Firstly, wine making has never been so good. More importantly, viticulture has never been so well understood, and even more important, most wine makers now have a real understanding of when and where to let nature take its course without intervention, and if and when to use technology. Top vineyards in
Bordeaux have fully mature vines, and together with a perfect ripening season, hot days, cool nights and gentle occasional showers, 2005 was as good as it gets for a very long time, or even ever!
As a sure sign of how good it is, is the fact that so many estates made exceptional wine. Very few messed up, and the only criticism has been one of "style" of wine making- whether over extracted, over mature, or, for some, lighter by comparison with other wines, all critics are airing their own personal tastes rather than strict objectivity. It is fascinating to read of Bob Parkers almost over-excited enthusiasm for the vintage, and yet see that his scoring system cannot replicate these superlatives-, he would need to add a further 5 points to make a 105 point system, to truly reflect his comments in relation to earlier vintages!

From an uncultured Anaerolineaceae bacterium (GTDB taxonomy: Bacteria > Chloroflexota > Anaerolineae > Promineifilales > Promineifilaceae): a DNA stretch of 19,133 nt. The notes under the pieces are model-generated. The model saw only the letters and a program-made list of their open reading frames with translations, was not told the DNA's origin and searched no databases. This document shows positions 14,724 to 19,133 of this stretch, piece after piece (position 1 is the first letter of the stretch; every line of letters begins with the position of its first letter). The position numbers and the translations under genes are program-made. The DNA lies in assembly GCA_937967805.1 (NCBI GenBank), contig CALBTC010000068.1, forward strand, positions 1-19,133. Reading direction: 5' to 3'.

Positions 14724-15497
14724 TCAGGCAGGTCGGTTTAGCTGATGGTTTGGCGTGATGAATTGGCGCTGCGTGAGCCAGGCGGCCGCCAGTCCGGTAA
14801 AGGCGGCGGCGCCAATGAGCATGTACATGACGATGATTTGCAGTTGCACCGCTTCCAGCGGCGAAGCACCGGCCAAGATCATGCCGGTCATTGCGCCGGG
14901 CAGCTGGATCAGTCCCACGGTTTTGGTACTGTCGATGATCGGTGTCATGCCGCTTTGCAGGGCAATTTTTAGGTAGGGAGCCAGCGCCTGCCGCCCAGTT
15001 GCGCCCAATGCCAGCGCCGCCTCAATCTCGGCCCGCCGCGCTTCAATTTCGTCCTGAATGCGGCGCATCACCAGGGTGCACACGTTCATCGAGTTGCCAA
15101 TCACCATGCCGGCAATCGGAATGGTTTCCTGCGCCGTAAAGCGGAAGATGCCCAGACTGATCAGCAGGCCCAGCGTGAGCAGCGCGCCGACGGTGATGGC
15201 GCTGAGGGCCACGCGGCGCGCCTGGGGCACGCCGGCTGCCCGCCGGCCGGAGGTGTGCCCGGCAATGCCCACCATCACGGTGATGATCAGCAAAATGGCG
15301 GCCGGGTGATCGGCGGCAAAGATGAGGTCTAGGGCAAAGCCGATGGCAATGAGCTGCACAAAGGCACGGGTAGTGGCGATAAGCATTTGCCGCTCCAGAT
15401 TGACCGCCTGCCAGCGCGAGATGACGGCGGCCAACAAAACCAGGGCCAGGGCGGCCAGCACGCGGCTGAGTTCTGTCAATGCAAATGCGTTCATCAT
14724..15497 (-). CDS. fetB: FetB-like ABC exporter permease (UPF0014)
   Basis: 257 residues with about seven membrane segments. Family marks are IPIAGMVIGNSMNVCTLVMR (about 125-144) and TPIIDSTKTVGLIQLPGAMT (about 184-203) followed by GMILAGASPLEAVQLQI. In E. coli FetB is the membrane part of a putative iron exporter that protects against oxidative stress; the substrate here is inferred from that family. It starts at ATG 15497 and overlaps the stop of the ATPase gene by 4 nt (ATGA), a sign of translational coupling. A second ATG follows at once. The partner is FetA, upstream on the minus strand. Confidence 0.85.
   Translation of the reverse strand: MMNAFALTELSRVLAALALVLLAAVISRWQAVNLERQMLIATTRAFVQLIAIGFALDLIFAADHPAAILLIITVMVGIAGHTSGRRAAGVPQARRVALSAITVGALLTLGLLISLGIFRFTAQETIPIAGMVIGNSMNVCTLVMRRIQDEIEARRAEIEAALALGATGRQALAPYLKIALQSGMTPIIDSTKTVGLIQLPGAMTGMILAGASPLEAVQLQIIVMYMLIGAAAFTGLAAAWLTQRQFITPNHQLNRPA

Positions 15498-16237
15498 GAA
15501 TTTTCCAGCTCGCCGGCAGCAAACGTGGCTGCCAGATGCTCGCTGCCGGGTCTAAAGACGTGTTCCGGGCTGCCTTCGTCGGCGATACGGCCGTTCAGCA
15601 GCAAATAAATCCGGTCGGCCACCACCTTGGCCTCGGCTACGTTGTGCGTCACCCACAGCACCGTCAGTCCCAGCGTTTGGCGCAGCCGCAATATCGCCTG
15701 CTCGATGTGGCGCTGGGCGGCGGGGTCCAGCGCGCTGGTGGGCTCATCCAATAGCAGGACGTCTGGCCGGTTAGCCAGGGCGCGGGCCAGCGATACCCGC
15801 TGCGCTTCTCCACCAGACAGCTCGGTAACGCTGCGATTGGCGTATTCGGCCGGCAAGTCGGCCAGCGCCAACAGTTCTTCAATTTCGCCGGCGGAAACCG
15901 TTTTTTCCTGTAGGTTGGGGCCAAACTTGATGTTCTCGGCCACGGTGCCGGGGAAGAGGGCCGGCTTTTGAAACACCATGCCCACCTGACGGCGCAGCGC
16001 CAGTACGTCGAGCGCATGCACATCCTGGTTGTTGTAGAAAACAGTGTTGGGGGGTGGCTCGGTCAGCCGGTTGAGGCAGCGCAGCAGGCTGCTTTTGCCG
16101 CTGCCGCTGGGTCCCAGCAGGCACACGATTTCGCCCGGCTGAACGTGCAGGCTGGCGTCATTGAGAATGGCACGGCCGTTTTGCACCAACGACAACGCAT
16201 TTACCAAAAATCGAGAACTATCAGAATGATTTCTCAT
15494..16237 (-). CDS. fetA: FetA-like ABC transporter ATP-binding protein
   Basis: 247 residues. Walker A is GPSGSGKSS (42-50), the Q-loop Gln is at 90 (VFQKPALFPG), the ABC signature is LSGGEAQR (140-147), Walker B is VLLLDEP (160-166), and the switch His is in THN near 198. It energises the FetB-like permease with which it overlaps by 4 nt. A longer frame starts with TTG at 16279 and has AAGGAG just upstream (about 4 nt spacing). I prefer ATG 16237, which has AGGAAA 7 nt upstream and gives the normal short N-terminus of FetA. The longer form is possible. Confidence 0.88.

So being a great, if not the greatest vintage, whats to be done?
First note these wines will be very expensive, have no doubt. Demand is very high, Bordeaux merchants and producers need the revenue, and the market is hot.
There is the danger that one could overpay, so my advice is to establish a comparison with an earlier top vintage with some maturity to judge if the prices being asked are crazy, or just high,-- 2000 would be a good comparison. Secondly, all the market money will be sucked into the '05s so there could be some excellent deals to be had in earlier vintages, something which could give a good shorter term return. The 2005s will take a long time to show value growth, as release prices will be full, I would suggest ten
years, but after that they should prove a wonderful long term investment, as the demand for top wines shows no signs of not continuing to grow indefinately as more people start to collect.
Last the scramble for first and early tranche releases, as in the last few years the Chateaux release small quantities at a lower opening price, then follow as demand dictates with ever increasing tranches at higher price levels. Overall my advice is to buy carefully, lesser wines for drinking, and great wines for the long term, dont get carried away- I personally hope to have a case of Margaux, Haut Brion and Latour in magnums in my cellar but I will be lucky to get these at the right price!